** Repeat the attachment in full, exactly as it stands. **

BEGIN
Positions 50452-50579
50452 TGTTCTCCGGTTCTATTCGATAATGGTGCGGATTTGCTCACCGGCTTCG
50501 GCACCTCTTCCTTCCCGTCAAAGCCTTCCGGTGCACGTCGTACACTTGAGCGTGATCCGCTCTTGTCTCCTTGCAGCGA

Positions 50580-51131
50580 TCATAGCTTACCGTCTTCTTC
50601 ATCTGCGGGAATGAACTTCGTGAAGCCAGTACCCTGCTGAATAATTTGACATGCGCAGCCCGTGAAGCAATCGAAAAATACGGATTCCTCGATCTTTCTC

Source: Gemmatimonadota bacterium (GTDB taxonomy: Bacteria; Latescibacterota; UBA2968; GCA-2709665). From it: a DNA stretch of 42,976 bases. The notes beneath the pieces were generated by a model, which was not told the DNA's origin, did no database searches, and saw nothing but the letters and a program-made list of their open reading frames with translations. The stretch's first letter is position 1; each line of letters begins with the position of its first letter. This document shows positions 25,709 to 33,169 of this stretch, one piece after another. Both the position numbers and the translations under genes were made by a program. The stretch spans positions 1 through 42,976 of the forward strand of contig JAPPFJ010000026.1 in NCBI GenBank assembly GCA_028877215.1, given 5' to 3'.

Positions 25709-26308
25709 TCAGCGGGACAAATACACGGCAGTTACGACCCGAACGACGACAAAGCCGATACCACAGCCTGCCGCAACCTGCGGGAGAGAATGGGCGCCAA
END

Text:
Positions 50452-50579
50452 TGTTCTCCGGTTCTATTCGATAATGGTGCGGATTTGCTCACCGGCTTCG
50501 GCACCTCTTCCTTCCCGTCAAAGCCTTCCGGTGCACGTCGTACACTTGAGCGTGATCCGCTCTTGTCTCCTTGCAGCGA

Positions 50580-51131
50580 TCATAGCTTACCGTCTTCTTC
50601 ATCTGCGGGAATGAACTTCGTGAAGCCAGTACCCTGCTGAATAATTTGACATGCGCAGCCCGTGAAGCAATCGAAAAATACGGATTCCTCGATCTTTCTC

Source: Gemmatimonadota bacterium (GTDB taxonomy: Bacteria; Latescibacterota; UBA2968; GCA-2709665). From it: a DNA stretch of 42,976 bases. The notes beneath the pieces were generated by a model, which was not told the DNA's origin, did no database searches, and saw nothing but the letters and a program-made list of their open reading frames with translations. The stretch's first letter is position 1; each line of letters begins with the position of its first letter. This document shows positions 25,709 to 33,169 of this stretch, one piece after another. Both the position numbers and the translations under genes were made by a program. The stretch spans positions 1 through 42,976 of the forward strand of contig JAPPFJ010000026.1 in NCBI GenBank assembly GCA_028877215.1, given 5' to 3'.

Positions 25709-26308
25709 TCAGCGGGACAAATACACGGCAGTTACGACCCGAACGACGACAAAGCCGATACCACAGCCTGCCGCAACCTGCGGGAGAGAATGGGCGCCAA